In our last lesson, we identified the product backlog items for the project of setting up an online shopping system for a grocery store.
After that, the product owner will work with the team to add more details to the items in the backlog.
Product backlog items should be detailed to include attributes such as description, order, size, value, and acceptance criteria.
In practice, the method of creating user stories for backlog items is quite common. In fact, it's so common that product backlog items are often called user stories.
User stories are a short description from the point of view of the person requesting the function.
A user story template typically looks like this. “As that person, to achieve that goal, I want this.”,
For example, “Creating the start page.” The first product backlog item on our list. Let's take the expression. “I, as a customer, want to reach the contact information of the market via a website in order to place an order quickly.” A sentence of the form has a structure that answers the questions of who, what and why.
The information contained in the Product backlog item should be concise. Thus, it will be possible to have a common understanding of the work to be done.
In order for user stories to reach the desired result, acceptance criteria must also be defined. This is a way to test whether the story is complete.
Let's add a few acceptance criteria to the start page creation item.
The logo of the institution should appear on the page.
The building image of the market should appear on the page.
The company's address, phone number and email address should appear on the page.
Let's go ahead and examine what another item might look like. For example, the item “View one product”. Assume that the best selling product of this store is Flower Honey. The product most requested by current customers should also have a special place on our website.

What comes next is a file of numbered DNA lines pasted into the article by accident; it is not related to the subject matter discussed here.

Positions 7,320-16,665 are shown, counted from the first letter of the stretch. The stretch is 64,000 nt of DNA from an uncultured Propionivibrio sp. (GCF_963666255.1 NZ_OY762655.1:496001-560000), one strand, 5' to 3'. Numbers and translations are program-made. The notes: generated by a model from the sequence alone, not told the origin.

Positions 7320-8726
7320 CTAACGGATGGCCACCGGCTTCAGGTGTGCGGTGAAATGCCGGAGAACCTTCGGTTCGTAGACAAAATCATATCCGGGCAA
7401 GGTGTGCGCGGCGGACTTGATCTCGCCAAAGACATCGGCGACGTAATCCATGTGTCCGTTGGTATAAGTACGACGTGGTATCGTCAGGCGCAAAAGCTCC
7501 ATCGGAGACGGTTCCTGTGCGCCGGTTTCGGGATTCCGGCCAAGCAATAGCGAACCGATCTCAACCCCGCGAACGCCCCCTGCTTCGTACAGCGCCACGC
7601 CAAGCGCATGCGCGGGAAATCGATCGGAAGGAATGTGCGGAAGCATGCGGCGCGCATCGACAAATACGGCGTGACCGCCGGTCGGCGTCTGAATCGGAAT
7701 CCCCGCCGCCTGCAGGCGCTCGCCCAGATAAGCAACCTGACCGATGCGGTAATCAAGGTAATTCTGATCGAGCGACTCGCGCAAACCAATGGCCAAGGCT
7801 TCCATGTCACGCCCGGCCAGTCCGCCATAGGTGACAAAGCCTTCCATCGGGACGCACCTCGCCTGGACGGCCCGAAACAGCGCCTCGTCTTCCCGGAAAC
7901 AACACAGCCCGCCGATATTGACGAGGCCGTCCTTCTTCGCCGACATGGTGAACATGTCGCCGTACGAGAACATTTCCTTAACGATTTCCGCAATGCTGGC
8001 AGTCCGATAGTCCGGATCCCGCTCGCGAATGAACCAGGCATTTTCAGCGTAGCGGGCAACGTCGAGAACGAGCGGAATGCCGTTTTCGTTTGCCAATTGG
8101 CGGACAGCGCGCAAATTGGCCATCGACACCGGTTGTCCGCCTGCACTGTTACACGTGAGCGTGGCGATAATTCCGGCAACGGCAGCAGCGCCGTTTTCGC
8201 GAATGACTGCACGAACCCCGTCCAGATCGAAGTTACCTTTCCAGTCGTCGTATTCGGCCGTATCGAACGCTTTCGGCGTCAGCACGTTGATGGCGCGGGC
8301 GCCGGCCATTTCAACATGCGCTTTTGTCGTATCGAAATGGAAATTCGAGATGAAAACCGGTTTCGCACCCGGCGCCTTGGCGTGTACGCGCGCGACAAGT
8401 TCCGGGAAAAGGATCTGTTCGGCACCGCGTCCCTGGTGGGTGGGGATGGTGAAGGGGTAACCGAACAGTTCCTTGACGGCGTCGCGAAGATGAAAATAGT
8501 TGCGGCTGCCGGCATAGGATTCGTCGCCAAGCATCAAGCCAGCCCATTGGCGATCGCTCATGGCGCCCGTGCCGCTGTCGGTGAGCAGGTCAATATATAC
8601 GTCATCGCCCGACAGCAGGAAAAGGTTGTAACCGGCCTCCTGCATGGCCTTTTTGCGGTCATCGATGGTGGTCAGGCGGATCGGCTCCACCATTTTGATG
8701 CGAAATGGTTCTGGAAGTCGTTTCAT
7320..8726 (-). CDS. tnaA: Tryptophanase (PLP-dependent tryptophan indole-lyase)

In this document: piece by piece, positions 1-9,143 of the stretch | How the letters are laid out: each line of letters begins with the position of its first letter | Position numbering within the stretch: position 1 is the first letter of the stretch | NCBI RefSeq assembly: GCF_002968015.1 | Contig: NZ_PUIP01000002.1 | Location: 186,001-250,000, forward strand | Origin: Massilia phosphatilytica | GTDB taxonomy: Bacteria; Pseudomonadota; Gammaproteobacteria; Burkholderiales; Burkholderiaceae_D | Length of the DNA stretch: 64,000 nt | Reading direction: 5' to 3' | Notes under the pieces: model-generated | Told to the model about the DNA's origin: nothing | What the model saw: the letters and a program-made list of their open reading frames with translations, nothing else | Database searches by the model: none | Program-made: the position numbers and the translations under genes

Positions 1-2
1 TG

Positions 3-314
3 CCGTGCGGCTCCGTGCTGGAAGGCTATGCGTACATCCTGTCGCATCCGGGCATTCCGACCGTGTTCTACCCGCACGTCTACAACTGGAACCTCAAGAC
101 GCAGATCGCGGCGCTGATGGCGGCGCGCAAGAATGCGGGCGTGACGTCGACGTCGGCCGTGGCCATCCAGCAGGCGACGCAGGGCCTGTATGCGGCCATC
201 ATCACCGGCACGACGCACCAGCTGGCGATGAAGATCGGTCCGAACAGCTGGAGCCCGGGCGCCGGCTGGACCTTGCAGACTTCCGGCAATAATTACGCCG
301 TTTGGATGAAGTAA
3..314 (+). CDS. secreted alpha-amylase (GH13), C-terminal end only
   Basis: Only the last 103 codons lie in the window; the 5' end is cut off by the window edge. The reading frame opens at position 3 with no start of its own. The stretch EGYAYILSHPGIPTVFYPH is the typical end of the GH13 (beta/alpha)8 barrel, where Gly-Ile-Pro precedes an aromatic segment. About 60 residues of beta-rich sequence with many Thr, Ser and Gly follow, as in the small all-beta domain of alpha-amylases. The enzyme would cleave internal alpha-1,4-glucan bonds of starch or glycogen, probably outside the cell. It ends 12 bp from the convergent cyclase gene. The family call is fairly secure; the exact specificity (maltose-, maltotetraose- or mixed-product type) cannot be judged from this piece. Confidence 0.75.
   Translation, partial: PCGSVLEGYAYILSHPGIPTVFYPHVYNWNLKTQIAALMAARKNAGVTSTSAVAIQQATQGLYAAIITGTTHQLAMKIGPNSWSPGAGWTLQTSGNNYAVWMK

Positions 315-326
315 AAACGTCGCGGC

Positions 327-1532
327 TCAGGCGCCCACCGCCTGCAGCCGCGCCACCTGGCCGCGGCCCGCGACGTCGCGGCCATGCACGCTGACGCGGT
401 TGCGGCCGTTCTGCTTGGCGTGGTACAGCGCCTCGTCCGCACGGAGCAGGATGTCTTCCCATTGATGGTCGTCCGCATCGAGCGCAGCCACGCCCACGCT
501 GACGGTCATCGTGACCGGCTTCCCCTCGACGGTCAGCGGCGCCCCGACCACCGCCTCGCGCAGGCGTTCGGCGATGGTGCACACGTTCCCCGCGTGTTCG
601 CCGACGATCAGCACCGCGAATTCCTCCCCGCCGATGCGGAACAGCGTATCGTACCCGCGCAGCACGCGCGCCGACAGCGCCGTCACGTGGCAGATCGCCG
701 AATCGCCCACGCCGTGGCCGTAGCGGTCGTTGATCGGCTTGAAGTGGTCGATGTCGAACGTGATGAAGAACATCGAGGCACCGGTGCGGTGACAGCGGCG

Let's create a user story and acceptance criteria to place such a product on our website. “I, as a customer, would like to receive detailed information about the Flower Honey product.” One expression is sufficient.
Acceptance criteria for this item can be as follows.
Is there a link from the home page to the product page?
Is there a picture about the product on the home page?
Is there a short description of the product on the home page?
Is there a description of the benefits of the product on the product page?
Does the product page provide information about the production environment?
As it can be seen, there are also question sentences in this checklist. When someone who reads the acceptance criteria answers yes to these questions, the item or user story will be considered complete.
User story or acceptance criteria may not be very clear at the beginning due to uncertainties. For example, our current acceptance criteria do not contain any clauses about purchasing honey.
When add to cart and credit card payment facilities are added to our site in the next sprints, it will be necessary to switch from the flower honey page to the purchase page. In other words, as our product evolves and we learn more, we will add new elements to our product or improve existing ones.